FAQs on Stem Cell Procedures for Rotator Cuff Bursitis

by / Thursday, 12 January 2017 / Published in Sports Medicine, Stem Cell Therapy

Stem cell and PRP procedures for rotator cuff bursitis are counted among the most advanced medical treatment modes. It prevents pain and disability from taking over your rotator cuff while initiating natural healing. An alternative to surgery, stem cell therapy for rotator cuff bursitis is minimally invasive and facilitates faster recovery.Shoulder pain

What are stem cells?

Stem cells are those cells of our body that have the capability of renewing themselves as well as replicate other cells. These cells give birth to progenitor cells while renewing themselves. The second-generation progenitor cells are able to convert themselves into various other cells found in the human body.

What is rotator cuff bursitis?

Rotator cuff bursitis occurs when the bursa or small sac of fluid gets inflamed due to arthritis, injury, or wear and tear. The rotator cuff has four muscles that keep the arm attached to the shoulder. The bursa acts as a cushion between the muscle tendons and bones. When it gets inflamed due to injury, rheumatoid arthritis, degenerative disorders, overuse, or stressful occupation

What are various stem cell therapies used to treat rotator cuff bursitis?

Patients can for either stem cell injections or prolotherapy to treat rotator cuff bursitis. Both procedures have equal benefit and they only differ in the degree of treatment. Stem cell therapy is one-time procedure while PRP may need to be repeated more than one with a gap of 4 to 6 weeks.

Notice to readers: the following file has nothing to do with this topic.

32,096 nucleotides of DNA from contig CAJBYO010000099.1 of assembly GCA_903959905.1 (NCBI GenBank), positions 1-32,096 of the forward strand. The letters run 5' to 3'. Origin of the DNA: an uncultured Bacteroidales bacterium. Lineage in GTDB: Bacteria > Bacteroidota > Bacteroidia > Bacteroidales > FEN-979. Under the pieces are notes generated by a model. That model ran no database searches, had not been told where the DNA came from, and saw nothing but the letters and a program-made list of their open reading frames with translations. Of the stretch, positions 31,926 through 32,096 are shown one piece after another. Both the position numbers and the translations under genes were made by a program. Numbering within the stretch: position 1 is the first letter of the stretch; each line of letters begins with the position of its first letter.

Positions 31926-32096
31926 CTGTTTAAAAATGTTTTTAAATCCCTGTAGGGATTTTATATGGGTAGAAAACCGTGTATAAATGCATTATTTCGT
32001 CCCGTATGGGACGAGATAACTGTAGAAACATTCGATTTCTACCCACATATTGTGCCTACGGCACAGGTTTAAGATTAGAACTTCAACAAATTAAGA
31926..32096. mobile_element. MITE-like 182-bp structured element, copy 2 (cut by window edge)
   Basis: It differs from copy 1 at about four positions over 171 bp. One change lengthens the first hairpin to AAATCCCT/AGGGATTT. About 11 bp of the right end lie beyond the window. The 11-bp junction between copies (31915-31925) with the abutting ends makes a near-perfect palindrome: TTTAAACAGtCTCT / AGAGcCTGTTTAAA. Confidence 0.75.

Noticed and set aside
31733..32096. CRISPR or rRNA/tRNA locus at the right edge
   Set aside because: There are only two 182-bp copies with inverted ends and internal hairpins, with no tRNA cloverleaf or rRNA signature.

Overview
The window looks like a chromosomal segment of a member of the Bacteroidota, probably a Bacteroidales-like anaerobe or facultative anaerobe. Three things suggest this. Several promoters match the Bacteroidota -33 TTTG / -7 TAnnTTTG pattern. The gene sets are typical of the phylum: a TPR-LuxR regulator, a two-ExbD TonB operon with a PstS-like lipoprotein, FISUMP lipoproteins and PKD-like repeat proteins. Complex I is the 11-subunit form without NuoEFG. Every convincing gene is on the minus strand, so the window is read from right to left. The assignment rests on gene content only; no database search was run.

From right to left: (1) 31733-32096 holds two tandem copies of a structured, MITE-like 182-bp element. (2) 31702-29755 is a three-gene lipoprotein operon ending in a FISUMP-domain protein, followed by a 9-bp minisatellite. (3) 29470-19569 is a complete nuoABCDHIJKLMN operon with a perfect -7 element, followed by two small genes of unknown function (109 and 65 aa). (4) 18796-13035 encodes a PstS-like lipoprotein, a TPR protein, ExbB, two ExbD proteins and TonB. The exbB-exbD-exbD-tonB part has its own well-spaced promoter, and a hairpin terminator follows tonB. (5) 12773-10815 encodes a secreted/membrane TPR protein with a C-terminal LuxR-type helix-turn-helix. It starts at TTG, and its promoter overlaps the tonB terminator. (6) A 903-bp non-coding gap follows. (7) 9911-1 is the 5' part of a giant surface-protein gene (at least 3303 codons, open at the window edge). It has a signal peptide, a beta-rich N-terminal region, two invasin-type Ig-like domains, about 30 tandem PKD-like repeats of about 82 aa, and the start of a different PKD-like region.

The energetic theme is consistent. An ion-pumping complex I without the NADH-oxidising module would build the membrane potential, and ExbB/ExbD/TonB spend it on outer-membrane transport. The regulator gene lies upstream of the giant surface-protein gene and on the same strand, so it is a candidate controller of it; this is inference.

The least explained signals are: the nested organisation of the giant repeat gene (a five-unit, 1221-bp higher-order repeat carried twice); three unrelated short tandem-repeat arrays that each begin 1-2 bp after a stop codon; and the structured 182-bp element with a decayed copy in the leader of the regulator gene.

How does stem cell therapy treat rotator cuff bursitis?

Stem cells create new cells called progenitor cells, which have the capability to become any type of cell found in the human body. In rotator cuff, these cells convert themselves into bursa cells and replace the old and damaged cells. This results in the regeneration of the damaged bursa and patients overcome pain and disability associated with rotator cuff bursitis.

Where from stem cells are obtained?

Two types of stem cells – mesenchymal and hematopoietic – are ideal for repairing and regeneration of the damaged rotator cuff bursa. These stem cells can be easily obtained from the bone marrow. Another rich source of these stem cells is the umbilical cord. However, very few people have the opportunity to preserve their umbilical cord at the time of birth leaving bone marrow the most preferred source.

Why stem cell therapy for rotator cuff bursitis is better that other modes of treatment?stem cells

  • It is similar to the process of natural healing.
  • Stem cell therapy has no side effects.
  • It is non-invasive and performed in an outpatient setting.
  • The recovery is quick and the healing is complete.

How is the stem cell therapy for rotator cuff bursitis performed?

The procedure is performed in two stages.

The first stage involves harvesting of stem cells. A needle in injected in to the iliac crest in the hip area. The skin above is numbed to avoid any discomfort. Multiple samples are obtained from the bone marrow. These samples collected are further refined in the lab using specialized methods and stem cells are separated from other cells. These stem cells are grown further for 1 to 3 weeks.